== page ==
My church is firmly part of Reformation heritage and Reformed tradition. This partly means that our worship is architecturally and theologically oriented toward coming into God’s presence, hearing what God has to say, and responding to God in gratitude, witness, and service.
Worship components within this framework can vary to one degree or another, but I am always blessed by the weekly presence of two bedrock elements: Confession and Affirmation. Corporate confession offers all and each of us concrete opportunity to tell the truth about ourselves, and to name with our lips what God already knows is in our hearts. Corporate affirmation orients us around what together we believe, and how that shapes who we truly are.
We most often articulate our Christian tenets of faith through use of historical or universal statements such as the Apostles’ Creed or Nicene Creed. Regular use of these texts grounds and includes us in what most of the Church has affirmed for the longest time.
Occasionally we use statements more particularly tailored to a worship service or season at hand, for example, use of portions of a psalm, words of our Lord himself such as The Beatitiudes, or excisions from other creeds such as the Heidelberg Cathechism:
Question One: What is your only comfort in life and in death?
Answer: That I am not my own, but belong body and soul, both in life and in death, to my faithful Savior Jesus Christ. He has fully paid for my sins with his precious blood, and has set me free from all the power of the devil. He also preserves me in such a way that without the will of my heavenly Father not a hair can fall from my head; indeed, all things must work together for my salvation. Therefore, by his Holy Spirit he also assures me of eternal life and makes me heartily willing and ready from now on to live for him.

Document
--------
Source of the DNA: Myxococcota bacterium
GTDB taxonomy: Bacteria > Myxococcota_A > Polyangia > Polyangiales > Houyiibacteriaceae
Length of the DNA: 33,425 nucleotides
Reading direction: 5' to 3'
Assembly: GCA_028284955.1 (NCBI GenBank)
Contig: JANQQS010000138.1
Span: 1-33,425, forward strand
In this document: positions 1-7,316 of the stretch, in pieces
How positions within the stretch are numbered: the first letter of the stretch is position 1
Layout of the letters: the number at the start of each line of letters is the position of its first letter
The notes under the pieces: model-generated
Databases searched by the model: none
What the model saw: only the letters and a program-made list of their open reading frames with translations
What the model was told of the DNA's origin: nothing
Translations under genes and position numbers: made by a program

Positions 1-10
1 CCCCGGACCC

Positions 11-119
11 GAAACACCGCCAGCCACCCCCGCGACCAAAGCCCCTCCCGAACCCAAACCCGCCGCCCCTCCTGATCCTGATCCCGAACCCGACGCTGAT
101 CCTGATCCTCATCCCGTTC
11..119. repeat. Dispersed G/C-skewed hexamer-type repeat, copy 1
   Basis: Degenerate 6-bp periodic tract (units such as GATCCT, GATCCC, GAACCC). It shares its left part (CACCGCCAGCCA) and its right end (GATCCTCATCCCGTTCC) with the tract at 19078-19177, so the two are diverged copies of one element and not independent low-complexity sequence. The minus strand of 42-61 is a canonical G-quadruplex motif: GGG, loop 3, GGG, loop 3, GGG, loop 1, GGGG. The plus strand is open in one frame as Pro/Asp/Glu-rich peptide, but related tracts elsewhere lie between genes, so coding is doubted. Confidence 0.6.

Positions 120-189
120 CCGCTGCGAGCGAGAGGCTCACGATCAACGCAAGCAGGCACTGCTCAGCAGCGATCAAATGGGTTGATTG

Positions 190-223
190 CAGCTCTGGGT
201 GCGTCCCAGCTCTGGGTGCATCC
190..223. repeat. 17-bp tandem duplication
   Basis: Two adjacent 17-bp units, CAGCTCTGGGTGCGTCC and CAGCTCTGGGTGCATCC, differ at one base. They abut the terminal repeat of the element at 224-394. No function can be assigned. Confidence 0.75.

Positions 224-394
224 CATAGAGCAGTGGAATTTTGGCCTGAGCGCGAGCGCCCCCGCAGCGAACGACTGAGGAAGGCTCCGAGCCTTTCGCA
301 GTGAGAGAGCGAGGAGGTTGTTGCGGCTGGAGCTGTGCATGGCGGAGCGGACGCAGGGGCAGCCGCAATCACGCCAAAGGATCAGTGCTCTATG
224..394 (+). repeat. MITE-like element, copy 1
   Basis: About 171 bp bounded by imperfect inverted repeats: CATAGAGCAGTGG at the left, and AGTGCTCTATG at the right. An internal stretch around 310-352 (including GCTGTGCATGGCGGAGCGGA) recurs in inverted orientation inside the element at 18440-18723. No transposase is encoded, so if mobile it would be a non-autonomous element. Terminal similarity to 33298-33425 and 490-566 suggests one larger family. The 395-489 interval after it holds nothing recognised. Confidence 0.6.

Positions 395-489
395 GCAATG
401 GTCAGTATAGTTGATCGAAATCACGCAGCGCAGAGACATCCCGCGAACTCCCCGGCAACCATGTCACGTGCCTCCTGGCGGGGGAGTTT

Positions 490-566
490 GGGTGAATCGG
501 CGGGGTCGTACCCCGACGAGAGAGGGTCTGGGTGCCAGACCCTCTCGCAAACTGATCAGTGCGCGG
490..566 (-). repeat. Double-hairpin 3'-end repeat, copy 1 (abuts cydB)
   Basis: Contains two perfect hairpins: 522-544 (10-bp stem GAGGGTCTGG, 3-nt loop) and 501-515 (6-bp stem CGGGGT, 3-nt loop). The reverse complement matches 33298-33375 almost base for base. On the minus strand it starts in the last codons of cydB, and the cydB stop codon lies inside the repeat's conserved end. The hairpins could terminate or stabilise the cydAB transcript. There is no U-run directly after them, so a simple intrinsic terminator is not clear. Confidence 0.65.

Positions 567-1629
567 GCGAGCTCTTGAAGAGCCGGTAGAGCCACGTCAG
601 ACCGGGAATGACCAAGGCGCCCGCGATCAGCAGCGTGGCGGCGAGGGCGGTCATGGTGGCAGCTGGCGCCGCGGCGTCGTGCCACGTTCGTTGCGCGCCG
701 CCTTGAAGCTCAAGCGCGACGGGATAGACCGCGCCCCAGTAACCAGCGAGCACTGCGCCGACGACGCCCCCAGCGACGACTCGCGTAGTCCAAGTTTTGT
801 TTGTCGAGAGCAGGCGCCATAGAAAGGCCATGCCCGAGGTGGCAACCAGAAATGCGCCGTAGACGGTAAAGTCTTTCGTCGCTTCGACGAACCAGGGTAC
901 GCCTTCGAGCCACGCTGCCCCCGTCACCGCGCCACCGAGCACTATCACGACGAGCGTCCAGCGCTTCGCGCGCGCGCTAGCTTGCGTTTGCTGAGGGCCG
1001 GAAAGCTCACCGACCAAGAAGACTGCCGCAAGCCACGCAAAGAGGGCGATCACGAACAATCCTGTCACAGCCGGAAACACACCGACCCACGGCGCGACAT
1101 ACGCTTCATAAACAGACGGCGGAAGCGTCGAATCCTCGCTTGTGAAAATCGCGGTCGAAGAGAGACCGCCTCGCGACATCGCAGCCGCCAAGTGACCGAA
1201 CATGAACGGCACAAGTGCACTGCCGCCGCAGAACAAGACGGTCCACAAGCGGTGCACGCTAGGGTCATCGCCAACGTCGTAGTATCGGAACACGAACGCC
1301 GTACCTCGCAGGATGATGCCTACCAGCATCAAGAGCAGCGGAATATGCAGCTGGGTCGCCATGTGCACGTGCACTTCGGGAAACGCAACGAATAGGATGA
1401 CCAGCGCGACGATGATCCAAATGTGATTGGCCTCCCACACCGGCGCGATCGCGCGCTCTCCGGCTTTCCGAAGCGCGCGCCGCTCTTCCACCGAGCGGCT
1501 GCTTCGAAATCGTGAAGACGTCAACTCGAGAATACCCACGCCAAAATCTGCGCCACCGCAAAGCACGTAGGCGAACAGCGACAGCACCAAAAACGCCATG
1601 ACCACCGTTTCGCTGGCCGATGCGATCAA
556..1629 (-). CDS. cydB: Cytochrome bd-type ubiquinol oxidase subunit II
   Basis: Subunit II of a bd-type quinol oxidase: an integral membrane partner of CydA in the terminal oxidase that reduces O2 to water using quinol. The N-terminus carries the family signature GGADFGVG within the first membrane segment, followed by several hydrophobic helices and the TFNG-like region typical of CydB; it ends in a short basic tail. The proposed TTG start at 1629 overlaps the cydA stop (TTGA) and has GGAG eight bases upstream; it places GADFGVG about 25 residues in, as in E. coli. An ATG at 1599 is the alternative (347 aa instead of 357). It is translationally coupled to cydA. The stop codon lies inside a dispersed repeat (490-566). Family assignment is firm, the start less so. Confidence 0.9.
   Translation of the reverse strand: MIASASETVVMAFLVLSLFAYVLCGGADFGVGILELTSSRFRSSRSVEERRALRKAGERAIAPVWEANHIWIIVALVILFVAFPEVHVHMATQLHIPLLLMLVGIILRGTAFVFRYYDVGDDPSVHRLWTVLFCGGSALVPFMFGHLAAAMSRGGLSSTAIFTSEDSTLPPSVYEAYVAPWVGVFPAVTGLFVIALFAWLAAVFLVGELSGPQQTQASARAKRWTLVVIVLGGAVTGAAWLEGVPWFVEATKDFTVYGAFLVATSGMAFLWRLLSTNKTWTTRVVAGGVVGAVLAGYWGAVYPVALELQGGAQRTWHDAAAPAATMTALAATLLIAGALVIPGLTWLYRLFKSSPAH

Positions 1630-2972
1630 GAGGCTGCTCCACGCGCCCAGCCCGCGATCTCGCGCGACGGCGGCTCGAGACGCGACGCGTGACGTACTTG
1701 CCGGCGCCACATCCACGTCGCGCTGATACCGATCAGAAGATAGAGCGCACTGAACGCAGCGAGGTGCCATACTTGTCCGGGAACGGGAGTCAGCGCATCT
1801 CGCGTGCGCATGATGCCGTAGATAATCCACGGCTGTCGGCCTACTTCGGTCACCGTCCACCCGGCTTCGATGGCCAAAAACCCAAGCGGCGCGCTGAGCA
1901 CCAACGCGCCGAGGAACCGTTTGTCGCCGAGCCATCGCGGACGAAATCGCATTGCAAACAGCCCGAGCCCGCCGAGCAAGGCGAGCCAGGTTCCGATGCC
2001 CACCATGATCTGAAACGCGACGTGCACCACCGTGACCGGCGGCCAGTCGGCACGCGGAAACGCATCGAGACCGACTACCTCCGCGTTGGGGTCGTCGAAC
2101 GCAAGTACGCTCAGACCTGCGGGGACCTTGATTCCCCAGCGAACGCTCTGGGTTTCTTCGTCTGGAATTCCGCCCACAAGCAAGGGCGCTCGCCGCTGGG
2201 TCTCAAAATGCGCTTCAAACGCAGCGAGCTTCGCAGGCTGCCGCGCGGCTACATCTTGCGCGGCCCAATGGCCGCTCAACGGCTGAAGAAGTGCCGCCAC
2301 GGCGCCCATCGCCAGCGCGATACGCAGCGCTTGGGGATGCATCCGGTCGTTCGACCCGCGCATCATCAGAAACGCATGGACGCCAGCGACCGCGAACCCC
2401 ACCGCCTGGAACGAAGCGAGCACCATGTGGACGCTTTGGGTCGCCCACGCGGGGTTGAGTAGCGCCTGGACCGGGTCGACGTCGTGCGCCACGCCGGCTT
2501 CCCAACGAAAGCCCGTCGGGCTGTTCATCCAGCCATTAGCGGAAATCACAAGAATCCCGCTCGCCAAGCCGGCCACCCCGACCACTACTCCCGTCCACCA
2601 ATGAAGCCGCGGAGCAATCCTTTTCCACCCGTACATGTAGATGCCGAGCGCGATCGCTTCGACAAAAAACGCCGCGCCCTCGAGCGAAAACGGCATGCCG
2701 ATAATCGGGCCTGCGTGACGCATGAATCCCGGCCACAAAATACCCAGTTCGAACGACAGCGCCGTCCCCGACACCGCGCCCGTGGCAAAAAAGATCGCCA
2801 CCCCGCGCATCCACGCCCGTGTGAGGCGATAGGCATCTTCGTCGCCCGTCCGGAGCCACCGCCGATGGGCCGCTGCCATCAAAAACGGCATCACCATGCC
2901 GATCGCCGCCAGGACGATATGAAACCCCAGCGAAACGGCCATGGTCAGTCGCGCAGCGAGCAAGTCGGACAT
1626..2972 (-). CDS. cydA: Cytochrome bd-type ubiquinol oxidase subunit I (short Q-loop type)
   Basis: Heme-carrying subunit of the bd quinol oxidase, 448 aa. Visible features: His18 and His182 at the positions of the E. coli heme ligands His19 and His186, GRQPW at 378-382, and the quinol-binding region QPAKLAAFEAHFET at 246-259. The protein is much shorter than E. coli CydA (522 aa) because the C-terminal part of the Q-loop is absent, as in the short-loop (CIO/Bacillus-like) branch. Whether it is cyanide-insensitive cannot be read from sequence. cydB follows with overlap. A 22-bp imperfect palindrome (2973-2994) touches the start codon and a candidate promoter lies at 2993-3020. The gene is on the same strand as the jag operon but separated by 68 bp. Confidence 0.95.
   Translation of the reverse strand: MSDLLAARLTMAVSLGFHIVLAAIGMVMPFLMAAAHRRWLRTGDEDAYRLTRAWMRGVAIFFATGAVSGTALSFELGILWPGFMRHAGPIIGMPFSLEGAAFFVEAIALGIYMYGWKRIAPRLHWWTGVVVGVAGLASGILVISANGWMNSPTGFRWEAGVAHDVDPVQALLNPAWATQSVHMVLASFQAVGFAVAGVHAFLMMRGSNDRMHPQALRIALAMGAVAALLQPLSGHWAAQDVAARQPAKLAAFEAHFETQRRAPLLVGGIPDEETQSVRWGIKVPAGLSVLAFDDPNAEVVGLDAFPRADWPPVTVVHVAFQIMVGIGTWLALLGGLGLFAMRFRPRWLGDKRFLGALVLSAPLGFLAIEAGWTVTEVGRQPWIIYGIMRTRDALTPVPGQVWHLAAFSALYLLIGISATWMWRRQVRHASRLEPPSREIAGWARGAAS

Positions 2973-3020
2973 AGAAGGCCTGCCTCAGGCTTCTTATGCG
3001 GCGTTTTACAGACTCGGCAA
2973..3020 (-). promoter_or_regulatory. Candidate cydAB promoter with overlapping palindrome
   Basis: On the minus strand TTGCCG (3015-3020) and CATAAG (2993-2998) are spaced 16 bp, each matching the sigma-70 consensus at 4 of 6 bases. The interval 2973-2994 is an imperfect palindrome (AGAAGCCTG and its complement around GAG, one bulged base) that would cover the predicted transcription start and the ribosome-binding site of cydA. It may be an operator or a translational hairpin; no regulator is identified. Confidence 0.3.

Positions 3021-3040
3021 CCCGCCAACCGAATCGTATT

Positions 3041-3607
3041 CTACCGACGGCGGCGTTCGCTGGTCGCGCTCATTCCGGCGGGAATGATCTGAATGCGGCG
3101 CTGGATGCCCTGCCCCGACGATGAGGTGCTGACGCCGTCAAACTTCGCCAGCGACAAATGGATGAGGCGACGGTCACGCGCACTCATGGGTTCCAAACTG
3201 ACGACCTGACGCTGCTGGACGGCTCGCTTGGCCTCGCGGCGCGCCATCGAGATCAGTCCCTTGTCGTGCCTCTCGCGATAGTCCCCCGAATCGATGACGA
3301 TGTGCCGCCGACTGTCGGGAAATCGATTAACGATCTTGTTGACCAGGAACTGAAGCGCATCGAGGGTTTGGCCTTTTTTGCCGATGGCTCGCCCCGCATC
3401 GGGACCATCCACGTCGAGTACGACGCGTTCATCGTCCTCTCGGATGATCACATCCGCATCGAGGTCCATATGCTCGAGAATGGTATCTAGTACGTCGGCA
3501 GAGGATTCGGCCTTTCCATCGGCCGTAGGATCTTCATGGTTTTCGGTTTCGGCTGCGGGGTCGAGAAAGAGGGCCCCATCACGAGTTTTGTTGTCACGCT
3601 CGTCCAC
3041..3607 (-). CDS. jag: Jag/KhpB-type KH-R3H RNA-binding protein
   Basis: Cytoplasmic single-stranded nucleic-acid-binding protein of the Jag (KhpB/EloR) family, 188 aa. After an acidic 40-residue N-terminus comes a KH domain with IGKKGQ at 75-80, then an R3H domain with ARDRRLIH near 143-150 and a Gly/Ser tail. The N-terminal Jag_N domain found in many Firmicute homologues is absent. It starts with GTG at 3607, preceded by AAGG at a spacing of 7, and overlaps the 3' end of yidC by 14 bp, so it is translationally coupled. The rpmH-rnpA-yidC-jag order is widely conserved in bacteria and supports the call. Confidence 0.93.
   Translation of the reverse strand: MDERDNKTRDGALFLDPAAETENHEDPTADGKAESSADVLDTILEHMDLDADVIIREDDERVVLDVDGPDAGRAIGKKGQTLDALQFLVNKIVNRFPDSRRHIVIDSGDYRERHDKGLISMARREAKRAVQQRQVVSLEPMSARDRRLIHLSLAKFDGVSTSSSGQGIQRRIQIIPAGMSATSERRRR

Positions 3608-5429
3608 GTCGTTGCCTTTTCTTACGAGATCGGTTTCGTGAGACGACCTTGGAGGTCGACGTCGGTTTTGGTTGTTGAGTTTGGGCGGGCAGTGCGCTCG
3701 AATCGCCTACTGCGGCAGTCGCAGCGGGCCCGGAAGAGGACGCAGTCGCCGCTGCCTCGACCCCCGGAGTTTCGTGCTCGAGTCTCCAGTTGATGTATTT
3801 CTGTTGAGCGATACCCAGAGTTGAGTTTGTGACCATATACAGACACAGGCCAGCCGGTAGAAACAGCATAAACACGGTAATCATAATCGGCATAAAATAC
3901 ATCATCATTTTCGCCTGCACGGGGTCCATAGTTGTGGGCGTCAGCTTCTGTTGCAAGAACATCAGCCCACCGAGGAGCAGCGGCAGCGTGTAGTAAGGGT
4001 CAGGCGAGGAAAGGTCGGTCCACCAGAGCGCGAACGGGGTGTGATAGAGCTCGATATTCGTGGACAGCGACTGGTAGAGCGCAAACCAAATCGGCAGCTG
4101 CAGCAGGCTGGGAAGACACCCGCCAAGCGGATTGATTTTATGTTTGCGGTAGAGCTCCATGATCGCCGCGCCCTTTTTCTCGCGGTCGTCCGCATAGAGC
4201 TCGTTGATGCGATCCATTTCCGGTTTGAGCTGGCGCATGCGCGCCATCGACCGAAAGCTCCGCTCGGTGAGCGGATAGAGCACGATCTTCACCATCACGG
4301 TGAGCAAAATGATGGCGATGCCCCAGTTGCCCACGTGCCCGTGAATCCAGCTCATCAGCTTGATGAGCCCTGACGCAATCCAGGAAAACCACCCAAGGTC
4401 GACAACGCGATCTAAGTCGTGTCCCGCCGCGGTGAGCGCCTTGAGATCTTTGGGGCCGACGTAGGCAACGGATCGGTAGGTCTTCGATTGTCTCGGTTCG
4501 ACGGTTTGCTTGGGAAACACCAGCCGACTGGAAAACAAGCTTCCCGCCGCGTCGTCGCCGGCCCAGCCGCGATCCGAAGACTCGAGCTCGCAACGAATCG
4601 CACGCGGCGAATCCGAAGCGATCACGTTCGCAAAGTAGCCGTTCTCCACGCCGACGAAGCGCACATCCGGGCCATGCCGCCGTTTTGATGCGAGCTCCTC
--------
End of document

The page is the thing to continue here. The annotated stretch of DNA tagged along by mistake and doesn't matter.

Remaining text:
During the Advent season my congregation sometimes uses a statement of faith written far more recently. It can be adopted as an “Advent” or “Christmas” Affirmation during this holy season of contemplation and celebration.
We believe in one God, whose almighty word brought forth the universe,
who speaks to us by his Spirit through what he has created
and through what has been written for us in Holy Scripture.
We believe that at just the right moment in time,
God’s Word became flesh in the life of Jesus of Nazareth,
who was conceived by the power of the Holy Spirit,
and born of the Virgin Mary.
We believe that this good news of great joy which heralded Jesus’ birth
also points us to the cross on which Jesus died, and to his empty tomb.
There the angel’s message “He is risen!”
heralded the glorious good news of Christ’s resurrection.
We believe that this same Jesus is alive to meet us every day,
and to offer us new and abundant life.
We rejoice in the knowledge that he will one day return
to rule in righteousness, to renew the earth, and to claim us as God’s own.